Amanda Kraus & Row New York

By Sparks Editorial Staff | August 23, 2013

Row New York empowers youth from New York City's under-resourced communities to build strength, gain confidence, and pursue excellence through the sport of competitive rowing. The year-round programs for middle and high school students combine an intensive athletic training program with comprehensive academic support. In 2013, the organization is celebrating 10 years of success for its student-athletes, on the water and in the classroom.

"Every positive change that occurs in my life I can easily connect back to Row New York. It opened up doors of opportunity that allowed me to step out of the box society designed for me."

In a city surrounded by water, the initial search for a location for a rowing program was surprisingly difficult, as tides, currents, and boat traffic make many of NYC's waterways unsuitable for the sport. Row New York's founder and Executive Director, Amanda Kraus, finally settled on the boathouse on Meadow Lake in Flushing Meadows Corona Park, Queens. A ghostly remnant from New York City's two World's Fairs, the boathouse had not been renovated since the 1960s, and Kraus found it boarded up and partially filled with old refrigerators, squirrels, and other trash. The New York City Parks Department agreed that if Row New York cleared out the trash and made the space useable, the nascent rowing team could use the facility for free.

Row New York empowers youth from New York City's under-resourced communities to build strength, gain confidence, and pursue excellence through the sport of competitive rowing.

Ten years later, Row New York has close to 100 girls rowing six days a week at the Meadow Lake Boathouse. After a multi-million dollar facelift funded by the city government, due in part to the organization's robust program engaging members of the local community, the boathouse is now filled with sunlight and air, and in addition to a spacious boat bay, includes a workout room and classroom space that are usable year round. Starting in 2010, the organization's Queens location also became home to recreational and competitive adaptive rowing activities for New Yorkers with disabilities.

In the meantime, Row New York opened a second on-water site in spring 2012 – the Peter Jay Sharp Boathouse on the Harlem River. The Sharp boathouse is also home to a youth program serving close to 100 middle and high school students six days a week – and it is the location of Row New York's first program for boys. Sharp also houses Row New York's learn-to-row programs for adults and its small but growing masters team.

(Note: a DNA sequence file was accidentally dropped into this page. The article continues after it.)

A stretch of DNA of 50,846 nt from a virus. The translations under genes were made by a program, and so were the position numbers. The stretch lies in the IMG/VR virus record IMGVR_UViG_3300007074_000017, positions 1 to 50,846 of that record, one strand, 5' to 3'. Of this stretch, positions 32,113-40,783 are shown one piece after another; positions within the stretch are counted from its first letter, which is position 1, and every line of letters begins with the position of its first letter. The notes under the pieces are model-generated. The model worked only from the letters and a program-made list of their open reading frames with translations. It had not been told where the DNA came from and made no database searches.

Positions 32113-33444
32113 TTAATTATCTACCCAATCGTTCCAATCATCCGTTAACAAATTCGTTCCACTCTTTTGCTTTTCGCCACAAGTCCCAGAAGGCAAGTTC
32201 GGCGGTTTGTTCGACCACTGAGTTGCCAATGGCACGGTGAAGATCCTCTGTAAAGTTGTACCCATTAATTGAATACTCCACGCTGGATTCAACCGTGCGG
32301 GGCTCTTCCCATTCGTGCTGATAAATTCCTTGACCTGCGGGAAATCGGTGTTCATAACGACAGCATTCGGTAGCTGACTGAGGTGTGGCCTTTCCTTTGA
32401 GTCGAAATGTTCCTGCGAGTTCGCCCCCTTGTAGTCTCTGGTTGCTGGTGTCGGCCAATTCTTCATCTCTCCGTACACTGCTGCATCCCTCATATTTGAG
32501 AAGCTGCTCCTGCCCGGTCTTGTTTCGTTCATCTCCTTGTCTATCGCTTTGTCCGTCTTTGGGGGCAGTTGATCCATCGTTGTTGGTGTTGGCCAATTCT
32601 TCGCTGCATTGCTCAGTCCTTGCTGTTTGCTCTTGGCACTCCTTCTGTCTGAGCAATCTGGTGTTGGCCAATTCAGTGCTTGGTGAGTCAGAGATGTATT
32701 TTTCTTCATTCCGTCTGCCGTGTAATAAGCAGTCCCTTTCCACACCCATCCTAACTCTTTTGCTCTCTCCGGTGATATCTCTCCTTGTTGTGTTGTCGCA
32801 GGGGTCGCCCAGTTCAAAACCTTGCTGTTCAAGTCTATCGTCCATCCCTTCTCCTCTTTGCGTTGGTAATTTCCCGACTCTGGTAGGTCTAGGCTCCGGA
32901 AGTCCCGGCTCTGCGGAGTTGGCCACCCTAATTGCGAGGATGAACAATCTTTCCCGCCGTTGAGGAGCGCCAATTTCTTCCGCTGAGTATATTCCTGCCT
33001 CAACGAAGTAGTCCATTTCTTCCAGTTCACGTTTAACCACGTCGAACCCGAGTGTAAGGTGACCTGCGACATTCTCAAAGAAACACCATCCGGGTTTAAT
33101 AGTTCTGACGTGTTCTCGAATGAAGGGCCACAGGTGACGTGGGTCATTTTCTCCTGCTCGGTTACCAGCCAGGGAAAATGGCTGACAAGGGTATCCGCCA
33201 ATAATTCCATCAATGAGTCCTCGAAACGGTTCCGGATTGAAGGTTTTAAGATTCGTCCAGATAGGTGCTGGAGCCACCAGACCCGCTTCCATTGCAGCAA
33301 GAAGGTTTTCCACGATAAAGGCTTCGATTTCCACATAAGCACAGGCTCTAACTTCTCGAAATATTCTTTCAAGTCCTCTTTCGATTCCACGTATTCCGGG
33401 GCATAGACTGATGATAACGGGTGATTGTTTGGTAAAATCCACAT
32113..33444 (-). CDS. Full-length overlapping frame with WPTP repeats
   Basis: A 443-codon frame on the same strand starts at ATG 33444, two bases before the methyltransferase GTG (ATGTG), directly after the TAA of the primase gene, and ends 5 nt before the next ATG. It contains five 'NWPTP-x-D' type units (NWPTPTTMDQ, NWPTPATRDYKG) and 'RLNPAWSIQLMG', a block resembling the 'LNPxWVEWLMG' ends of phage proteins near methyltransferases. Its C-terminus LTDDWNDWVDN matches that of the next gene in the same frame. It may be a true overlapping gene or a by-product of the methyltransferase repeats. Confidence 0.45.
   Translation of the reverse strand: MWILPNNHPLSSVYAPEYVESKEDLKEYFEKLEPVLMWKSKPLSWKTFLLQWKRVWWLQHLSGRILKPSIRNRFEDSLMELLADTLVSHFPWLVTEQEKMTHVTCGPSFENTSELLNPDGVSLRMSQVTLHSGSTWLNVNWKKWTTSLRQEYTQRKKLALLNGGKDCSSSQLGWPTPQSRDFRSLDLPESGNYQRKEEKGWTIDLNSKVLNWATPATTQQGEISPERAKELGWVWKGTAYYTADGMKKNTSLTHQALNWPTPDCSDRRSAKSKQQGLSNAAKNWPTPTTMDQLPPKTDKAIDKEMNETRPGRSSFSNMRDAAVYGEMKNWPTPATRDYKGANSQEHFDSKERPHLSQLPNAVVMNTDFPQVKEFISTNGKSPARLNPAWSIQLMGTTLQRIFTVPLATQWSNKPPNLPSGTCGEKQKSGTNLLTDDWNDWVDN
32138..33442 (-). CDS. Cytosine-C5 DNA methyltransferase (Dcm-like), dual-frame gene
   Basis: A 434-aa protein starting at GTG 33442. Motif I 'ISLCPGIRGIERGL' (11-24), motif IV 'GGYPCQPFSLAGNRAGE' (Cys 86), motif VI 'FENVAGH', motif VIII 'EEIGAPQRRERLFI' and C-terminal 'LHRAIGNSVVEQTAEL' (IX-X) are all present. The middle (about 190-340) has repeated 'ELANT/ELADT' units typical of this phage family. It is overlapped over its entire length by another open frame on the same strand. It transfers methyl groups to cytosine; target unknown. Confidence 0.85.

In 2013, the organization is celebrating 10 years of success for its student-athletes, on the water and in the classroom.

In its 10-year history, Row New York's high school team has built a reputation as a fast, competitive crew, and a serious contender in the region. In just the past few years, the team has earned gold medals at the Mercer Lake Sprints, the Head of the Passaic, the Bill Braxton Memorial Regatta, and the New York State Championship, among others.

the young people on Row New York's current middle and high school teams are 17% immigrants and 44% first generation Americans with nations of origin stretching across the globe.

At the same time, the organization's keen focus on college access and success has helped its graduates earn rowing and academic scholarships to Syracuse, Smith, Bryn Mawr, Barnard, Michigan State, Rutgers, Fordham, Northeastern, and many other competitive institutions of higher learning. The team travels to 10 to 15 regattas each year, often combining race trips with college visits – and many of these visits are hosted by graduates of the program who are now rowing with their college teams.

Accurately reflecting the diversity of New York City, the young people on Row New York's current middle and high school teams are 17% immigrants and 44% first generation Americans with nations of origin stretching across the globe. Ever day on the dock, teamwork is equally as evident as the variety of cultures and ethnicities that the team members represent, and unique success stories abound:

Tenzin Khangkar joined the Row New York team in 2010, just four years after immigrating to Queens with her family. Her parents are Tibetan, and Tenzin grew up in Nepal. Fitting into her new surroundings was a challenge for Tenzin, especially at school, where she was very shy to speak up for herself. When she joined Row New York as a petite high school sophomore, her coaches immediately saw that she would be the perfect coxswain. Tenzin quickly learned that in this role, she did not have the option to be shy. Guided by her strong voice and leadership, the Row New York novice 8+ earned a gold medal at the New York State Championship in spring 2011. Tenzin is now close to completing her freshman year at University of Wisconsin/Madison, where she is a Posse Scholar and coxes the UW women's crew.

Simone D'Abreu joined the Row New York team in 2006 and graduated from Queens High School of Teaching in 2008. Already a good student when she joined the program, Simone benefited from Row New York tutoring and other academics supports, along with the high standards of achievement upheld by her coaches and teammates, and she earned a scholarship to study and row at Smith. A first generation American with family roots in Guyana, Simone approached her studies and her extra-curriculars with her usual seriousness and intensity, and four years later, in spring 2012, she graduated from Smith. She is now living in Washington D.C. and working as a research assistant at the FCC. Of her experience of high school crew Simone says, "Every positive change that occurs in my life I can easily connect back to Row New York. It opened up doors of opportunity that allowed me to step out of the box society designed for me."

- Kathleen Klock